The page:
Enabling well-informed consumer choice is fundamental. Only if consumers are armed with tools that enable them to choose health plans on the basis of greater value will health plans be motivated to compete on that basis.
These objectives, however, do not define HCFA's role with much precision. Indeed, there appear to be at least three competing views about what HCFA's appropriate role and strategies should be.
- HCFA as a neutral facilitator. In this view, HCFA would have a limited, neutral role in facilitating consumer choice and market evolution. HCFA would send one or two mailings to each beneficiary. These mailings would explain Medicare choices and would offer a basic set of objective information and some public service announcements, as well as a toll-free number and the address of a web site that would offer similar information. For most questions, for example, whether an individual's physician is in a plan, beneficiaries would be referred to a health plan sales department.
- HCFA as an employee benefits office. In this view, HCFA would operate much more like the employee benefits office of a large corporation that successfully managed a rapid transition from fee-for-service to managed care offerings. There would be extensive communications about the benefits of managed care, how it differs from other options, and how to make good decisions, together with a substantial budget and resources for facilitating the transition. There would also be active contract management: Just as in an effective employee benefits office, HCFA would see that health plans took quick action to resolve problems.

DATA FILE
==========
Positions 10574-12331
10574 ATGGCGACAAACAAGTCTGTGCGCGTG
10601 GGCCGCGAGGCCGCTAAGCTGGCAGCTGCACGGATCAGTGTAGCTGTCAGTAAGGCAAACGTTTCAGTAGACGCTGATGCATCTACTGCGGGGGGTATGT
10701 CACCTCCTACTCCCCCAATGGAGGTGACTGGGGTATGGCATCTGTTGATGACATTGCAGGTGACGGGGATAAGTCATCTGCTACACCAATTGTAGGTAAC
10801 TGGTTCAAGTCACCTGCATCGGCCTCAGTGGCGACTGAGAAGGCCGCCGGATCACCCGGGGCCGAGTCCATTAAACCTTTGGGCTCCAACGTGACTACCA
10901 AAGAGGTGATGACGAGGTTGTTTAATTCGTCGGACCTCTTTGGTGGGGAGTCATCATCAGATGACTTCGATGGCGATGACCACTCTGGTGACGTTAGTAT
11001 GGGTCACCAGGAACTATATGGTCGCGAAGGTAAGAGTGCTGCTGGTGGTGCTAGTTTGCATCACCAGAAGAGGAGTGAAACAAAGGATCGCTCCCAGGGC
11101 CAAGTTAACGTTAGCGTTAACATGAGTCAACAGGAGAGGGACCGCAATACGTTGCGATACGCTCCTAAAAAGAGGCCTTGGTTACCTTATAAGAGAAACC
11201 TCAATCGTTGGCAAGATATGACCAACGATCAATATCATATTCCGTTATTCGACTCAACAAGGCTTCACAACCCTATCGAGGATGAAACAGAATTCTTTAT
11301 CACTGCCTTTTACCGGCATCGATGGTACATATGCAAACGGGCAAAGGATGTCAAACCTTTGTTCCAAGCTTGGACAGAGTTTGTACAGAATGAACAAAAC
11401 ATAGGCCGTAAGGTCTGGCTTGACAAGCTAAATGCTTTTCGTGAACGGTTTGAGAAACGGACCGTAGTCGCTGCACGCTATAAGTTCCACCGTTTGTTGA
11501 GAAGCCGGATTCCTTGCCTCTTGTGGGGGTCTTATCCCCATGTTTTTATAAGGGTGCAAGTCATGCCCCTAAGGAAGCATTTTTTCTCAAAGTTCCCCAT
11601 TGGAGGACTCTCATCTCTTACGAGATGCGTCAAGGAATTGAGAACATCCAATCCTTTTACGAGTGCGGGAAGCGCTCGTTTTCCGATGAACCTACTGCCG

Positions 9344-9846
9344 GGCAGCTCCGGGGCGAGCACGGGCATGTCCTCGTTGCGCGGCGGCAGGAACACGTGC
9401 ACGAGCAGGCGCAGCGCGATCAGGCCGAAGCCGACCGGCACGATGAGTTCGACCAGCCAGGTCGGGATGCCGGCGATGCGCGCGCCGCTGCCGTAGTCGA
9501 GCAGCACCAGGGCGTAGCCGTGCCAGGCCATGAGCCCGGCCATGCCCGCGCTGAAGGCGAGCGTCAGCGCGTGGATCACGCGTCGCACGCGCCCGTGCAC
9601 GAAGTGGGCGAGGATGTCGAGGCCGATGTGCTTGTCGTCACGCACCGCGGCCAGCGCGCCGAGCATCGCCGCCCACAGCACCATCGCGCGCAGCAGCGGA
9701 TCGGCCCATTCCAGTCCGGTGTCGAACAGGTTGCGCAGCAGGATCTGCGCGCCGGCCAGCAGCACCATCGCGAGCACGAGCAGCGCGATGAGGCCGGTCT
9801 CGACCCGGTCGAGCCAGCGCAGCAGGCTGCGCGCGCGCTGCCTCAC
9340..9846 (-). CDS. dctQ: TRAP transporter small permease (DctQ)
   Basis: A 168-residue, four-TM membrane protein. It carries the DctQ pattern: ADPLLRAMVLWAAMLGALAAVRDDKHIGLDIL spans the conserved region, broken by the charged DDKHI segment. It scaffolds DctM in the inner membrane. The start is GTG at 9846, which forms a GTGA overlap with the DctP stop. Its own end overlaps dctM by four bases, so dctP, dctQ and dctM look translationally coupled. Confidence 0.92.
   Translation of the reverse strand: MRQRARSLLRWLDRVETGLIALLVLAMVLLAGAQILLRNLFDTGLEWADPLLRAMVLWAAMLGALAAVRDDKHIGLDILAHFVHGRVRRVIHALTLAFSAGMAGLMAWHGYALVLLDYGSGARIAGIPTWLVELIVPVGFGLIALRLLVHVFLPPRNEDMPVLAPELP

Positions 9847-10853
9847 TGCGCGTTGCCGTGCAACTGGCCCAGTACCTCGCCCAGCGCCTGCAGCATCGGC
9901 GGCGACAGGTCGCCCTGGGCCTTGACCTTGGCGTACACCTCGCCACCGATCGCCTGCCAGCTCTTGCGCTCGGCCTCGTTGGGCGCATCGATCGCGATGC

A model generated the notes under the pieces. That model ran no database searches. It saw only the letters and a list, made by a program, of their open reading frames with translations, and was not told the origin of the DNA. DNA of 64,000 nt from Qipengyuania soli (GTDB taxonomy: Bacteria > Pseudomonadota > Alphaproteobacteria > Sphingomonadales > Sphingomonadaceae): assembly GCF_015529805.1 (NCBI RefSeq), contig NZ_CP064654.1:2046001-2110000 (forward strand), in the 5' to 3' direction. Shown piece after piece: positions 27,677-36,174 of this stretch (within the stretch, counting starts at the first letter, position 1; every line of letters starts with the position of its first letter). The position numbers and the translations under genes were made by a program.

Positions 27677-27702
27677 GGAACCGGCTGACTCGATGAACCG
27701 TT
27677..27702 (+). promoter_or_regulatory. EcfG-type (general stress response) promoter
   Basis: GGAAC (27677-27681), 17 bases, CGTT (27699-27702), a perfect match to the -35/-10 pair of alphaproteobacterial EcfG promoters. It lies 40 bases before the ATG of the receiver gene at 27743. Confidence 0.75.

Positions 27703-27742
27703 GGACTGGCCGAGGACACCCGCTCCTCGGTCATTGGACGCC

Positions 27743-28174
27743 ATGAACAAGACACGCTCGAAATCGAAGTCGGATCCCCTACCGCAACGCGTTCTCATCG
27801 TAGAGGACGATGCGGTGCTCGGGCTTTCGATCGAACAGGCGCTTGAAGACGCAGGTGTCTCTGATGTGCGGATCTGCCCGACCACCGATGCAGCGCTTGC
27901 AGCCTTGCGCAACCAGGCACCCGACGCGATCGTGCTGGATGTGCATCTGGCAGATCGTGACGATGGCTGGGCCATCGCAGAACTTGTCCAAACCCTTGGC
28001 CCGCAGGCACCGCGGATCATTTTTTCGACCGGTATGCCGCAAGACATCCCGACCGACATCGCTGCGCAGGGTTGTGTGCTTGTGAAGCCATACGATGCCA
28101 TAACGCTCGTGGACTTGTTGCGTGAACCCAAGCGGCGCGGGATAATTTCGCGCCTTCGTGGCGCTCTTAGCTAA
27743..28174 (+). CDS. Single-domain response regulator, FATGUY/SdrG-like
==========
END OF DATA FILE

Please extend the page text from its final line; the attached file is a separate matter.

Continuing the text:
- HCFA as a consumer advocate. In this view, HCFA would adopt a vigorous proconsumer role and would support the development of a national infrastructure for Medicare consumer information, advice, and advocacy. This view reflects concern about the potential for Medicare beneficiaries—many of whom are members of vulnerable populations—to have very bad experiences. Such concern is fueled by the consumer backlash against managed care and the documentation of the high degree of variability in the quality of managed care (National Committee for Quality Assurance, 1997; U.S. Department of Health and Human Services, Office of the Inspector General, 1998). Compared to the practice of major employers that can exclude poorer plans from the list of plans from which employees may choose (a form of leverage to promote good performance by health plans), a broader array of plans will be able to market directly to Medicare beneficiaries.
HCFA can hardly be expected to perform all of the roles described above at the same time, particularly in the absence of more legislative guidance and larger appropriations. HCFA does, however, have a range of discretion in choosing how much to blend these three roles, in setting targets and priorities, in defining its contract management philosophy, in developing relationships with a "Medicare helper" industry, and in assisting groups with special needs. HCFA has already done much preparatory work and is considering its future activities related to its new consumer service role. Some ideas and considerations that could enter into an overall HCFA management strategy for consumer service are discussed below.